WASHINGTON — The US plans to halt some arms sales to Saudi Arabia because of the high civilian death toll in the kingdom’s Yemen bombing campaign.
Quoting a US official, Reuters first
that "systemic, endemic" problems in Saudi Arabia's targeting drove the US decision, which officials acknowledged Tuesday, to halt a future weapons sale involving precision-guided munitions made by Raytheon.
The contract — to convert dumb bombs into precision-guided munitions that can more accurately hit their targets — is valued at $350 million, according to a report in The New York Times.
"We've decided not to move forward with some foreign military sales cases for air-dropped munitions, PGMs (precision-guided munitions)," the unnamed US official told Reuters. "That's obviously a direct reflection of the concerns that we have about Saudi strikes that have resulted in civilian casualties."
As recently as July, the US State Department approved a possible foreign military sale to the United Arab Emirates for more than 14,000 Raytheon-made Paveway guided bombs and Joint Direct Attack Munition kits worth an estimated $785 million. The UAE had been involved in air operations in Yemen since March.
Since taking office in January 2009, the Obama administration has offered more than $115 billion in weapons to Saudi Arabia in 42 separate deals, more than any US administration in the 71-year history of the US-Saudi relationship, according to a report by the Center for International Policy. Boeing, Lockheed Martin, Raytheon and General Dynamics are the biggest beneficiaries of these deals.
This week, White House Press Secretary Josh Earnest said the Obama administration has “long expressed some very significant concerns about the high rate of civilian casualties” in the conflict. While the US has been providing logistics and intelligence aid in the Saudis’ 18-month campaign in Yemen against Houthi rebels, the conflict has claimed 3,700 civilians, according to United Nations data.
State Department spokesman John Kirby confirmed Tuesday that there were “some adjustments made” in US aid to help the kingdom, and that the US would continue to help enhance “the sharing and analysis of threat information so that Saudi Arabia can better defend itself against future cross-border attacks.”
In a signal of the growing concerns on Capitol Hill and strained ties between Washington and Riyadh, the US Senate in September voted on a measure to block the $1.15 billion sale of US tanks to Saudi Arabia, which failed with 27 "yes" votes. One of the co-sponsors of the defeated measure, Sen. Rand Paul, R-Ky., described Saudi Arabia as America’s “frenemy” for its suspected sponsorship of radical Islam.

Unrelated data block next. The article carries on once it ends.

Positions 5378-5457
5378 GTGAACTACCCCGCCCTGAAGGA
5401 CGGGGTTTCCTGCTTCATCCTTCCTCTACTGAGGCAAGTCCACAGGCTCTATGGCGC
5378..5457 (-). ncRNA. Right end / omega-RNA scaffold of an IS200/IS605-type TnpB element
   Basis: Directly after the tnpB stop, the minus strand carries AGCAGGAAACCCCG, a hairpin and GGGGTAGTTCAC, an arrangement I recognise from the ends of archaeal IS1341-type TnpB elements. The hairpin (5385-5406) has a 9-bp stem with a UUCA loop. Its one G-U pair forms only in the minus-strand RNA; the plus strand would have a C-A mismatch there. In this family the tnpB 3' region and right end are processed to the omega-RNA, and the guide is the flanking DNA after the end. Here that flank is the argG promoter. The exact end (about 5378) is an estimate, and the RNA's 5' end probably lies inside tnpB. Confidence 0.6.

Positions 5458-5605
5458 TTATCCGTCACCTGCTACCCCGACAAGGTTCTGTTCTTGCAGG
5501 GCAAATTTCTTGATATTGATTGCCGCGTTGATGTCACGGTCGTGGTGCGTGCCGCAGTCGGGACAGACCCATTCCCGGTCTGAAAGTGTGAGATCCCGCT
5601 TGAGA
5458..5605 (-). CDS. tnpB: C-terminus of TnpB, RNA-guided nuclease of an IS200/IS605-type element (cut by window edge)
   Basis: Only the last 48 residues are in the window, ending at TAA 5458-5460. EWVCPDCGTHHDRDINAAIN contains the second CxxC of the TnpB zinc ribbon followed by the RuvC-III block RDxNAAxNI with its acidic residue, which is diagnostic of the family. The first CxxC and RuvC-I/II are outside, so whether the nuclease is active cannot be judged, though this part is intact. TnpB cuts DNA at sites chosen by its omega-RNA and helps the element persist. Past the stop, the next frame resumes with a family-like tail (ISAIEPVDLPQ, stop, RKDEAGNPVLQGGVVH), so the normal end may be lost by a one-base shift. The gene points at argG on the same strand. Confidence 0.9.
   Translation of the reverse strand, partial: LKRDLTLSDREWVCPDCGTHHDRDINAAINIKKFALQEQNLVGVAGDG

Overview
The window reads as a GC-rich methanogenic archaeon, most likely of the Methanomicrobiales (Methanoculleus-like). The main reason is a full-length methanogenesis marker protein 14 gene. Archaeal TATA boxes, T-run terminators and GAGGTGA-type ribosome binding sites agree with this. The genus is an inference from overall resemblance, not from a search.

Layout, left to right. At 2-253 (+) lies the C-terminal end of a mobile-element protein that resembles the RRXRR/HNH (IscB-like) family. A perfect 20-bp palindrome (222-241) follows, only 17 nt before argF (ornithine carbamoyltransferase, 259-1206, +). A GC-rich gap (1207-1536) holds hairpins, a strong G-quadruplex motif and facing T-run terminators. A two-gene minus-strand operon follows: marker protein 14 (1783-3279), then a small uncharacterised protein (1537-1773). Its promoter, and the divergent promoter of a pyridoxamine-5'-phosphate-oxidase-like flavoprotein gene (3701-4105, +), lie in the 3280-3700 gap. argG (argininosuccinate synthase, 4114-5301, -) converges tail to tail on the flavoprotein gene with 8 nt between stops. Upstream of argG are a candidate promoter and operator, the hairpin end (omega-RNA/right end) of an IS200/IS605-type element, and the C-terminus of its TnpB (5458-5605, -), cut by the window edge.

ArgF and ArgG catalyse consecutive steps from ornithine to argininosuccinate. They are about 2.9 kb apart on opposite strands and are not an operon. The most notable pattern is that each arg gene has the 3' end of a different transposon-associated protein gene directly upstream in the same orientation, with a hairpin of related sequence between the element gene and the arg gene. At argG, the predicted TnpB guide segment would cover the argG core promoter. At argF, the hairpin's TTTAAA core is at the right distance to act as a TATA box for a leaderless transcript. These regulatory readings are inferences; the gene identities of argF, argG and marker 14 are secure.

Another of the co-sponsors, Sen. Chris Murphy, D-Conn., said Wednesday that halting the weapons sales to Saudi Arabia was, "the right call," and that the US should go further to stop refueling Saudi planes conducting the airstrikes.
"Any further assistance – including weapons deliveries already in the pipeline – should be conditioned on prioritizing civilian protection and a willingness to compromise in political negotiations to end the war,” Murphy said in a statement.
Though the move to block sales could further stress the US-Saudi relationship before President-elect Donald Trump takes office, military cooperation will remain intact. According to Reuters, the US will keep refueling Saudi-led coalition aircraft involved in the campaign, increase intelligence sharing and not halt all weapons sales.
The worst single event in the war was on Oct. 8, when a double airstrike by a coalition warplane hit a packed funeral hall in the capital Sanaa, killing 140 people, mostly civilians. Though Saudi officials have maintained the overall civilian casualty count has been exaggerated, in this case, the coalition reportedly admitted the strike was carried out in error and has offered compensation.
The US then announced it had been undertaking an interagency review to assess the appropriate level of support to the Saudi-led coalition in Yemen “to ensure it is consistent with our foreign policy goals and values,” a State Department official said. That review involved the Defense Department and other relevant departments and agencies responsible for security assistance programming.
“This review reflects our continued, strong concerns with the flaws in the coalition’s targeting practices and overall prosecution of the air campaign in Yemen,” the official said. “We are also exploring how to refocus training for the Saudi Air Force to address these kinds of issues. We have also undertaken steps to refocus our information sharing and our personnel in Saudi Arabia.”
The US continues to encourage the Saudis to take immediate steps to mitigate against future civilian casualties, including by remediating flaws in its targeting process, the State Department official said, adding: “And we continue to believe that the surest way for the Saudis to protect their border with Yemen is to achieve a comprehensive political settlement of the Yemen conflict.”